When I was little I wanted to be Carl Rackie. He was a tough guy villain in “Youngblood” the hockey movie with Rob Lowe and Patrick Swayze. Keanu Reeves was their goalie. I wanted to be Rackie, a hockey tough guy. That all stopped when I started writing poetry though.
How did this whole film come together? Please give me a run-down, start to finish, from your perspective.
Oh man, you need a book. I’ve been following this story about Paddy Mitchell and the Stopwatch Gang since I was little. My dad grew up in the same neighborhood as Paddy and always told me stories about this gentleman bank robber. Paddy is a big time folk hero back in Ottawa. I was visiting my father about seven years ago and he introduced me to Paddy’s best friend, who introduced me to Paddy’s son Kevin, who put me in touch with his dad in prison. Paddy and I started writing each other letters and he eventually sent me this script that he was working on. It took me a few years to get it up and running, but I was able to put together some great people and we had great cast sign on and great musicians… we had Allison Mack in a recording studio with Swank 3 months before picture, rehearsing and laying down original tracks for all the music and songs in the movie. Then just before we went to camera, Paddy passed away and would never get a chance to see what we were accomplishing. We paid for this movie by begging, borrowing, and every favor we could swing. So many amazing people helped bring this movie to life… It takes so much patience to adhere to quality when you don’t have the money to spend. It really is all about the team and people you surround yourself with when you set out to accomplish a project like this. You live and die by the people around you, and I’ve had amazing people around me every step of the way.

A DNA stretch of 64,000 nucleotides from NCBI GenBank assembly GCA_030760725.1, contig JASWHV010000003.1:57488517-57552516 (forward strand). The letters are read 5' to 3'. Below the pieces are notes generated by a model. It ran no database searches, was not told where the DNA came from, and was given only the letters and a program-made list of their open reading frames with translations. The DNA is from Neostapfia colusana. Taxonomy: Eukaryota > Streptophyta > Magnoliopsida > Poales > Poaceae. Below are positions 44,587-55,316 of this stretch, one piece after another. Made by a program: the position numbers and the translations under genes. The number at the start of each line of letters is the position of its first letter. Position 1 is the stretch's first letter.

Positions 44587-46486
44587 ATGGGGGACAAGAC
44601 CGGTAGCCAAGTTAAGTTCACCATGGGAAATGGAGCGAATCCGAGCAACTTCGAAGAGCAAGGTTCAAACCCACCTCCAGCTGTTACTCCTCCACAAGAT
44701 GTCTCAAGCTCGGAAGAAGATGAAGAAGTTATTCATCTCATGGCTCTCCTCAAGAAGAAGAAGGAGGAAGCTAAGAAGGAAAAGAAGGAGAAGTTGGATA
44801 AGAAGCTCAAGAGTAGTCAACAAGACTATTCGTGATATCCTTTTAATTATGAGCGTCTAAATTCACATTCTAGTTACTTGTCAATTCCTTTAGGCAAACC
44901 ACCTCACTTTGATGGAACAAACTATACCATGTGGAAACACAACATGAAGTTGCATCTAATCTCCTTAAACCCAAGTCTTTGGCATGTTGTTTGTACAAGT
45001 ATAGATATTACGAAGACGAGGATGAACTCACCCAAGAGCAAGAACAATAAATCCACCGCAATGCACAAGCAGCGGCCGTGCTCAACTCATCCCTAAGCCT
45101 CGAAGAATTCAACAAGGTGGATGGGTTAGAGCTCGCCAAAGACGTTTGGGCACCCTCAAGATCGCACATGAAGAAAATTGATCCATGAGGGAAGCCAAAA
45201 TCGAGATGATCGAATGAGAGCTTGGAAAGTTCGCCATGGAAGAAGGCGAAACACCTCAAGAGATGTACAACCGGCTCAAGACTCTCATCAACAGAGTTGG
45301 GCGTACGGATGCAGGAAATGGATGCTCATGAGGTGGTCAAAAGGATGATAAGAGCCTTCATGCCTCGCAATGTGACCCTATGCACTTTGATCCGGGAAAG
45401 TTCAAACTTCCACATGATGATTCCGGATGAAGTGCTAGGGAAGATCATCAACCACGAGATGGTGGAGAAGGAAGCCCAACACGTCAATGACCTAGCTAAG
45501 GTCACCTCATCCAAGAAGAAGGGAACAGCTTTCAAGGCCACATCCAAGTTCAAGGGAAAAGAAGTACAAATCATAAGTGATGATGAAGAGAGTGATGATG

Tell me about the technical side of the film; your relation to the film’s cinematographer, what the film was shot on and why it was decided to be photographed this way.